Develop new online teaching platforms (virtual classrooms). Teachers can remotely teach their students while they are at home, using various platforms Some “virtual classroom” services already exist within countries and have been deployed in China and Singapore at scale in the context of the corona crisis, be they public or private,
Partner with private educational platforms. One difficulty with existing resources is that their massive use is not always possible simultaneously. Some private sector platforms have already made their resources and services freely available to some schools to expand countries’ response capacity (e.g. CHN, JPN).
Collaborate internationally to mutualise existing online educational resources. While countries and sometimes regions within countries have different curricula, they tend to teach similar subjects and could consider translating and using foreign digital resources aligned with their curriculum.
Use all electronic means as appropriate. Some older electronic means such as streaming lessons on TV is more appropriate for very young students or in some contexts where infrastructure lags behind.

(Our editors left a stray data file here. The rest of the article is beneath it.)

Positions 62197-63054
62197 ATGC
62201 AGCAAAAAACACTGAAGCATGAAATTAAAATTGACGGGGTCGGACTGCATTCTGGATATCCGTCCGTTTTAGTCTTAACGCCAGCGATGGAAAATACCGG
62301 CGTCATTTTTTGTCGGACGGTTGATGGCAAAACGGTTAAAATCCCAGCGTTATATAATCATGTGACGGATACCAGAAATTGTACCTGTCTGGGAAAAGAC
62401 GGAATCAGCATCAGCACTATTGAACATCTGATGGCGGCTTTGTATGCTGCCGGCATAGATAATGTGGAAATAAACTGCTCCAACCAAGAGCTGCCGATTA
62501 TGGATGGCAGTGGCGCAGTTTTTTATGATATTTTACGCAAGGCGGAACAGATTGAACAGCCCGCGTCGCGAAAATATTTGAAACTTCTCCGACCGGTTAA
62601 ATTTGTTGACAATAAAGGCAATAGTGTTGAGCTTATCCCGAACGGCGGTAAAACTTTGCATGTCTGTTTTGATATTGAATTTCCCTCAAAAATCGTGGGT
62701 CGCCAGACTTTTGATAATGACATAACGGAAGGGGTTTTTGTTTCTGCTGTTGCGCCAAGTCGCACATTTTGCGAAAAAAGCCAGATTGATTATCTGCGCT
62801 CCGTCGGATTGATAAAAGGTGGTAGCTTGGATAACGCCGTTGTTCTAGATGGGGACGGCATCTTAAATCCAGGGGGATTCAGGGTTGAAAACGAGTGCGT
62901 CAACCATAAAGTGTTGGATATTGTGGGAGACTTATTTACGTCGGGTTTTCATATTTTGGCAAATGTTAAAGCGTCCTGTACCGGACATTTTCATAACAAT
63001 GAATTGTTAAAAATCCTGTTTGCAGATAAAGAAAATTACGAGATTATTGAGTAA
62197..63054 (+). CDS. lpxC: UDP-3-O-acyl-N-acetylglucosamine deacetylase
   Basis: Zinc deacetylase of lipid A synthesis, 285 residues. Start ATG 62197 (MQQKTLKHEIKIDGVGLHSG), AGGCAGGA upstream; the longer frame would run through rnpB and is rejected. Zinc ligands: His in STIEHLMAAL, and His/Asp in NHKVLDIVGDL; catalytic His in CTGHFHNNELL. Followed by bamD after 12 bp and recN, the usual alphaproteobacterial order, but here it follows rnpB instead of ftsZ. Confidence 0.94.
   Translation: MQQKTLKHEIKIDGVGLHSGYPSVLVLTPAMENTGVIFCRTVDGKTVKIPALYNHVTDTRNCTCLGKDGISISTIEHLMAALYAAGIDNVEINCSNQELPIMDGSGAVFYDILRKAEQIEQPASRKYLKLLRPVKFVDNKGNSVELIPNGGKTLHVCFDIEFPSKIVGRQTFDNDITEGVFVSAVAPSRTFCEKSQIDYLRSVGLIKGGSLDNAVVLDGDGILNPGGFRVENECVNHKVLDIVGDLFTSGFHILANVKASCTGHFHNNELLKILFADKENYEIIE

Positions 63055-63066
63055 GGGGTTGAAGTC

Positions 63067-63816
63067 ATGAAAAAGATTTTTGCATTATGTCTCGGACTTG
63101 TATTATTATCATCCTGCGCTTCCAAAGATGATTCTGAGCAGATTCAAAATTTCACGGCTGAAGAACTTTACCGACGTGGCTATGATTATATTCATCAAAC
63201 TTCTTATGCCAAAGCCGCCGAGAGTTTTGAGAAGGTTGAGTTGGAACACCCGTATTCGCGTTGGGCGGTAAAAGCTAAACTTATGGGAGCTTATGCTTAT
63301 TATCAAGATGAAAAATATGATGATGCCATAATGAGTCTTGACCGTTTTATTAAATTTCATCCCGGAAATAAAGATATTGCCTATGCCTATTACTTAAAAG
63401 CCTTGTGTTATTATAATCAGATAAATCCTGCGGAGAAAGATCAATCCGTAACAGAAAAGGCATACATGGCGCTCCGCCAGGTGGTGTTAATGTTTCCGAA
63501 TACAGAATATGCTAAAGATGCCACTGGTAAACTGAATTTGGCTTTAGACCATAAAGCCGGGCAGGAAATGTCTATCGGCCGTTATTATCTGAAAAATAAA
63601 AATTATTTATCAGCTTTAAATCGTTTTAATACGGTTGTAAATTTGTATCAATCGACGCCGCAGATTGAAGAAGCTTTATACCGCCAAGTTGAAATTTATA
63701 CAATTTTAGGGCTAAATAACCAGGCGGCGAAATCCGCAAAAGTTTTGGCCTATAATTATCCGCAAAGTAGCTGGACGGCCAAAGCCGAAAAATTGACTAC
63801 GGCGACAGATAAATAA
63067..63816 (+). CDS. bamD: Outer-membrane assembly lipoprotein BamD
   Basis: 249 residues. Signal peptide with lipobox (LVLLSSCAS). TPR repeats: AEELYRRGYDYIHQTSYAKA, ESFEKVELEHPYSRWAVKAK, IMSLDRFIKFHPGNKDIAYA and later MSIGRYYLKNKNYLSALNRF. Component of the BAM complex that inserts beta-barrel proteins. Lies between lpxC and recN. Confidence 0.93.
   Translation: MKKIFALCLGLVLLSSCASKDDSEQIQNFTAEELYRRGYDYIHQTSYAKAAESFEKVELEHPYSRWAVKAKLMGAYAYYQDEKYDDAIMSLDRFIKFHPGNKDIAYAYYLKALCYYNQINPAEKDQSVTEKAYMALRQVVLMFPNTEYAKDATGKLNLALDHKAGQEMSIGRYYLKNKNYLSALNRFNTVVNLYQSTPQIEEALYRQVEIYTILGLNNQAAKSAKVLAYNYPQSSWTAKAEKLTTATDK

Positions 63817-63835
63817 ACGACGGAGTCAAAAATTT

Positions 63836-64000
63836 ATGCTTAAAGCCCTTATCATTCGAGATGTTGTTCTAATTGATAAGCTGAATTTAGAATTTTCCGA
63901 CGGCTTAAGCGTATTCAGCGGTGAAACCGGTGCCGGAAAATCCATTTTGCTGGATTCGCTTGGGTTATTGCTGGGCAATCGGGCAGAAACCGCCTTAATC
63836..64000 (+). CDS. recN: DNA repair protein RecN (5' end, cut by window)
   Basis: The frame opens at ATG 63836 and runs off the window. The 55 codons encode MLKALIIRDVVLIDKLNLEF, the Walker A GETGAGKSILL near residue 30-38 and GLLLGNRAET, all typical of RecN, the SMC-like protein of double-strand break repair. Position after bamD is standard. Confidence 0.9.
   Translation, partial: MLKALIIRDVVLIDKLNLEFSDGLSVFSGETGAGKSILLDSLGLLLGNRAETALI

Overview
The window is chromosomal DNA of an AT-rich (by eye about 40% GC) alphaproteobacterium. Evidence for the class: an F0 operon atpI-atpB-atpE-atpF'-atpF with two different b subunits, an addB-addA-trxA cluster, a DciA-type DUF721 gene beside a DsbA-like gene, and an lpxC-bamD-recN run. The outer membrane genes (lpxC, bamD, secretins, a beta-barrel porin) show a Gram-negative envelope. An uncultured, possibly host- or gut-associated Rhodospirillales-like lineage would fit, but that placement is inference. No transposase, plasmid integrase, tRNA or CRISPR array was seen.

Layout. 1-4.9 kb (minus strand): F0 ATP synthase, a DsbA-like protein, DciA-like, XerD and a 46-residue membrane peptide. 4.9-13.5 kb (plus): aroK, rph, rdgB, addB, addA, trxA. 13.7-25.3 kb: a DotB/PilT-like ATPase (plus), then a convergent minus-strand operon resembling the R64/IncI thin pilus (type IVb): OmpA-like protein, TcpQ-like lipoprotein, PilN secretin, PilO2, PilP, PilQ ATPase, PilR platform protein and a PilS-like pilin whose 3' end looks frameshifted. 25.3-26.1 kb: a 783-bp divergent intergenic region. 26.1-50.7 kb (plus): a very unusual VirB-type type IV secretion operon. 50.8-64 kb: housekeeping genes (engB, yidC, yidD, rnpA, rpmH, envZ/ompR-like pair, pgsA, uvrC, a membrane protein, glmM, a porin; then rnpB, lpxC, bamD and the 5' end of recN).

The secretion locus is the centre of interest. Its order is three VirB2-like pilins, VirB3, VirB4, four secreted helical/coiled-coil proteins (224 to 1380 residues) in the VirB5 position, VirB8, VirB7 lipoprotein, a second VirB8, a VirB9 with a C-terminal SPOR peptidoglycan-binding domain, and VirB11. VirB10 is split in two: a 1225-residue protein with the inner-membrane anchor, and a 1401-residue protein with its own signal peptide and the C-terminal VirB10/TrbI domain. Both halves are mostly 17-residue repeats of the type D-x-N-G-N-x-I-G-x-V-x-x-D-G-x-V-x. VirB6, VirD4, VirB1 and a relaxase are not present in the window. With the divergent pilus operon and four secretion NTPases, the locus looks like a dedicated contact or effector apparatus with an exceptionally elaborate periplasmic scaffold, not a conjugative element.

Provide teachers with digital learning opportunities. Countries may provide or facilitate teachers with online teacher training resources on how to teach online (e.g. ITA) but also with online collaborative platforms that allow them to share their resources and give and receive peer feedback.
Learning and collaborating in an online environment might not come naturally to teachers and students. In considering policy responses to the school closures, policy-makers need to consider ways to:
Balance digital with screen-free activities. Simply replacing the schooling hours by online lectures and discussions is likely to have a toll on students’ health. Lectures can be shortened (CHN) and combined with non-digital learning activities.
Keep a pulse on students’ emotional health. The context of the virus and school closures has the potential to be unsettling and disorientating for students. Technological solutions need to find a way to provide connection, interaction, and support whilst learning is happening, particularly in a time of uncertainty.